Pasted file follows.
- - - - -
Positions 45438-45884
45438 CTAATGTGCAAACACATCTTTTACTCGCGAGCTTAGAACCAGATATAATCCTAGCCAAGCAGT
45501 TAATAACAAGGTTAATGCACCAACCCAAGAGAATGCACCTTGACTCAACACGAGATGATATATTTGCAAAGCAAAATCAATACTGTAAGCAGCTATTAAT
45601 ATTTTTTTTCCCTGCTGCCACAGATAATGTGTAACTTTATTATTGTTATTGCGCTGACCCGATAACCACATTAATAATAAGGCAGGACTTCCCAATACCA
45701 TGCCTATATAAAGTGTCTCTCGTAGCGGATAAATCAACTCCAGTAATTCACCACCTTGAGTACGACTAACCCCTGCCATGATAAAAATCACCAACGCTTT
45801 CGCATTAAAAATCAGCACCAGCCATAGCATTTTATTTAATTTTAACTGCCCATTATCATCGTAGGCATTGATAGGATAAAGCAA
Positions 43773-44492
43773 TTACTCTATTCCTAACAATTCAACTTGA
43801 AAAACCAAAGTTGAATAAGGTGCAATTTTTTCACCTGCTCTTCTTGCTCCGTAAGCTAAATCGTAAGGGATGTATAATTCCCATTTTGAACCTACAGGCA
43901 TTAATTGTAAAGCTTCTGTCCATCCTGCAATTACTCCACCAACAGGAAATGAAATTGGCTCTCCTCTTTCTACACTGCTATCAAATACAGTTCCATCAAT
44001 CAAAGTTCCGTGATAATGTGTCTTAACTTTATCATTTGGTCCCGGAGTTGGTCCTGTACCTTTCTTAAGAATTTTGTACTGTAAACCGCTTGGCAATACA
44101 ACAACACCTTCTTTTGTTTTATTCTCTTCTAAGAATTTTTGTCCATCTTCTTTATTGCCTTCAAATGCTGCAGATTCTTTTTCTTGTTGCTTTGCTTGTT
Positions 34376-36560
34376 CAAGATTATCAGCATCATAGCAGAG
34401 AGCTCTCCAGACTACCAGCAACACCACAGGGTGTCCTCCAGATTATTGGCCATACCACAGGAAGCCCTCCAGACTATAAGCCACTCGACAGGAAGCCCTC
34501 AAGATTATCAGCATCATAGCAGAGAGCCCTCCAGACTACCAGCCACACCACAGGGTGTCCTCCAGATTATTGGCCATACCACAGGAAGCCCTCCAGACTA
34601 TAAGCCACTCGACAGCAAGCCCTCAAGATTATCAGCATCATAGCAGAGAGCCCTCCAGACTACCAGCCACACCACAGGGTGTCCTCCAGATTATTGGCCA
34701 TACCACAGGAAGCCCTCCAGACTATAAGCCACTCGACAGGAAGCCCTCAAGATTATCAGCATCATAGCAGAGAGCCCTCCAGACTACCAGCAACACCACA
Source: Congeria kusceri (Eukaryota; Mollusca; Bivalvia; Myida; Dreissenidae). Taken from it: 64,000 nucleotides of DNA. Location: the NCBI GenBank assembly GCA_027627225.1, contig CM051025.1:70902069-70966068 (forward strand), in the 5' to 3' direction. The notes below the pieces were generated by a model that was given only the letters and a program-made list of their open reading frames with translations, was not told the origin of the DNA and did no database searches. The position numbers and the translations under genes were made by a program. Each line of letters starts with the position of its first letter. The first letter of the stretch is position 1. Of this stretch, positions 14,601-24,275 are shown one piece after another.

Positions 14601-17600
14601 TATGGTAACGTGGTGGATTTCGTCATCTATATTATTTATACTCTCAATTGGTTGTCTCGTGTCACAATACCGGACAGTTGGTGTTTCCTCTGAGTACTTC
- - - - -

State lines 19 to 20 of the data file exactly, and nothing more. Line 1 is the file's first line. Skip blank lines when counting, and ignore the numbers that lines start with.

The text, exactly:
Source: Congeria kusceri (Eukaryota; Mollusca; Bivalvia; Myida; Dreissenidae). Taken from it: 64,000 nucleotides of DNA. Location: the NCBI GenBank assembly GCA_027627225.1, contig CM051025.1:70902069-70966068 (forward strand), in the 5' to 3' direction. The notes below the pieces were generated by a model that was given only the letters and a program-made list of their open reading frames with translations, was not told the origin of the DNA and did no database searches. The position numbers and the translations under genes were made by a program. Each line of letters starts with the position of its first letter. The first letter of the stretch is position 1. Of this stretch, positions 14,601-24,275 are shown one piece after another.

Positions 14601-17600